I’m a big believer in beg-borrow-steal. One of the things that’s exciting for the program is adding another full-time position – associate head coach. That’s new for us. We’ve only had one full time coach and part time volunteer. Two full time folks on deck will be great. It’ll allow us to do more underwater film analysis, talk more about race strategy. With a year off last year, I had more time to think about dryland, and apply what we’re doing in dryland to the water to make it a little more seamless. Adding that full time position will mean more mentoring, meeting one-on-one to talk about goals. I think that’s so important. It’s hard, with so many people vying for attention.

 

Other Interviews:
Jon Howell
Jess Book
Gregg Parini

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this is for sure a program to watch. Wyatt Ubellacker made the A final in the 50 fly and the B final in the 50 free at nationals WC Trials this year! He has now graduated but they will be looking for the next person to make their mark on a national level.

beachair

Before you start patting these D3 coaches on the back and listening to their so-called approaches to success, you should realize that it’s becoming less and less of a secret that many of the top ten D3 teams have very generous arrangements through their respective financial aid offices. Do you think that the influx of very talented swimmers over the past decade is the result of a telephone call and a campus visit?
I would hazard a guess that anyone with a little accounting background would have a field day checking the books with the amount of money and “financial aid based on need and academic merit” are administered at some of these schools.

While I think you bring up a valid point that there may be some money coming forward to the swimmers in less traditional ways than athletic scholarships, D3 is still a different animal than D1 swimming. The coaches have to make these athletes successful in and out of the pool and at the end of the day they have different financial, academic, and time constraints than many D1 teams do. I don’t believe any of this takes away from their approaches to success. Recruiting specific athletes to your school is only the first piece in having a successful team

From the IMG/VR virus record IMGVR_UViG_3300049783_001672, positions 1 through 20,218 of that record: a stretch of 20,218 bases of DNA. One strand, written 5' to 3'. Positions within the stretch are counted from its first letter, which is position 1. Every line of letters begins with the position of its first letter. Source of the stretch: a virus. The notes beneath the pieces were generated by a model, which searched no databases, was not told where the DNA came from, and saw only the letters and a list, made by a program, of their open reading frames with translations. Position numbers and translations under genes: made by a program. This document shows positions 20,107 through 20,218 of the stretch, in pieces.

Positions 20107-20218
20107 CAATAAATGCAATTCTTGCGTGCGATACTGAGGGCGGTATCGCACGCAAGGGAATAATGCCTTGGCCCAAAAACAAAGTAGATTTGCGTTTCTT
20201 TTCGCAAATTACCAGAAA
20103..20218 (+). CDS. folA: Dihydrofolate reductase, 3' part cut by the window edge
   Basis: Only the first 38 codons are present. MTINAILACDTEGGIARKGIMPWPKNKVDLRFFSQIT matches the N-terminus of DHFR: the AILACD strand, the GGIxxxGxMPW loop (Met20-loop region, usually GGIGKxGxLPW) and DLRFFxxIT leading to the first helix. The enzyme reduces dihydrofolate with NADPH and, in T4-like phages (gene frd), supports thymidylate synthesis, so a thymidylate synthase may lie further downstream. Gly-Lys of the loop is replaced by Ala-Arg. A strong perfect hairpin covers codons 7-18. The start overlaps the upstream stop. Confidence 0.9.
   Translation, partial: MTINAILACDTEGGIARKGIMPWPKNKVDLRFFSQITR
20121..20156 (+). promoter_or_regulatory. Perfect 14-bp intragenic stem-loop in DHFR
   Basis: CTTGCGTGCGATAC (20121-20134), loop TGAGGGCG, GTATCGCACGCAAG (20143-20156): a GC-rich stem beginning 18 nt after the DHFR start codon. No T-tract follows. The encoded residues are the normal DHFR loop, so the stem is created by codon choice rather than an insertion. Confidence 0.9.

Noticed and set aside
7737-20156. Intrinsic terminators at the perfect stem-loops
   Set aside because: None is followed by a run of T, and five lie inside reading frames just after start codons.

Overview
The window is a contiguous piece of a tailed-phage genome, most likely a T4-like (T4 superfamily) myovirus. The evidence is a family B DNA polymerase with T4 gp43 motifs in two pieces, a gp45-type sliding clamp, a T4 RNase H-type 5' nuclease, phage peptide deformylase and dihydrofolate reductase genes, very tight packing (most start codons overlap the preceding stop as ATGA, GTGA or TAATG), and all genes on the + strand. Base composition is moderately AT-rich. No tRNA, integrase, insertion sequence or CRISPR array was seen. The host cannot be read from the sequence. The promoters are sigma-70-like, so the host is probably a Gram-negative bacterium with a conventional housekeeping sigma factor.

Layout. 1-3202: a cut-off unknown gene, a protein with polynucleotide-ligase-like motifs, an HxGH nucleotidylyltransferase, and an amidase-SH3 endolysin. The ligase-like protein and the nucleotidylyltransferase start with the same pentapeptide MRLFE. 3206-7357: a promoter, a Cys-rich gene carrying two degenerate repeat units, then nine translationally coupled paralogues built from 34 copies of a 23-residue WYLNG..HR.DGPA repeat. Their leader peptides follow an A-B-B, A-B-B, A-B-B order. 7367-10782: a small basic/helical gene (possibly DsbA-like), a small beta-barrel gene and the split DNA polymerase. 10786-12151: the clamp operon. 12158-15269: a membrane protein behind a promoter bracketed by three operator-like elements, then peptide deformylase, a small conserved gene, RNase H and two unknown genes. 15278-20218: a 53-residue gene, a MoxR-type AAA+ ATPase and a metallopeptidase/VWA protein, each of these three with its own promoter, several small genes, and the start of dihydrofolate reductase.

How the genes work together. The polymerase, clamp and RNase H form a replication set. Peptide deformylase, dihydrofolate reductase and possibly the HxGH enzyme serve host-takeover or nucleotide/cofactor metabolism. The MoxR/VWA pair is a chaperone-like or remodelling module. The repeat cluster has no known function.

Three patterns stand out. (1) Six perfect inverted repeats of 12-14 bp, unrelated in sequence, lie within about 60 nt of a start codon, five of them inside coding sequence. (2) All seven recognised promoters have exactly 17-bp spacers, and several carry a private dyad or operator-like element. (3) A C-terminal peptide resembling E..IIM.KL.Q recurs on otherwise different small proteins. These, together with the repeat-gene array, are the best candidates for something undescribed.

Swim

This comment is absolutely absurd. All I can say is that as a member of this swim team I definitely receive no special financial aid. MIT’s financial aid system is COMPLETELY need based, and isn’t very good at that. When I received my financial aid statement before committing to come here I had to have a serious talk about the benefits of an MIT education. I could’ve saved a lot of money by going to a state school, but I chose to come here because I love it here. It’s shameful to say that we’re lured here by money; we’re lured here by the chance to be the best in whatever we want to do. Swimming was not a decision… Read more »

beachair

The point is: it’s not the innocent, level playing field that it is supposed to be. Recruiting and attracting better athletes are still the easiest ways to make a coach look better. The true D3 no longer exists and that’s an injustice to the swimmers and coaches who compete at the institutions who abide strictly by the D3 financial and admissions policies.
It makes me a little ill to hear some of these coaches talk about building talent and academics, when so many of us know what really goes on behind the curtain.

About Hannah Saiz

Hannah Saiz fell into a pool at age eleven and hasn't climbed out since. She attended Kenyon College, won an individual national title in the 2013 NCAA 200 butterfly, and post-graduation has seen no reason to exit the natatorium. Her quest for continued chlorine over-exposure has taken her to Wisconsin …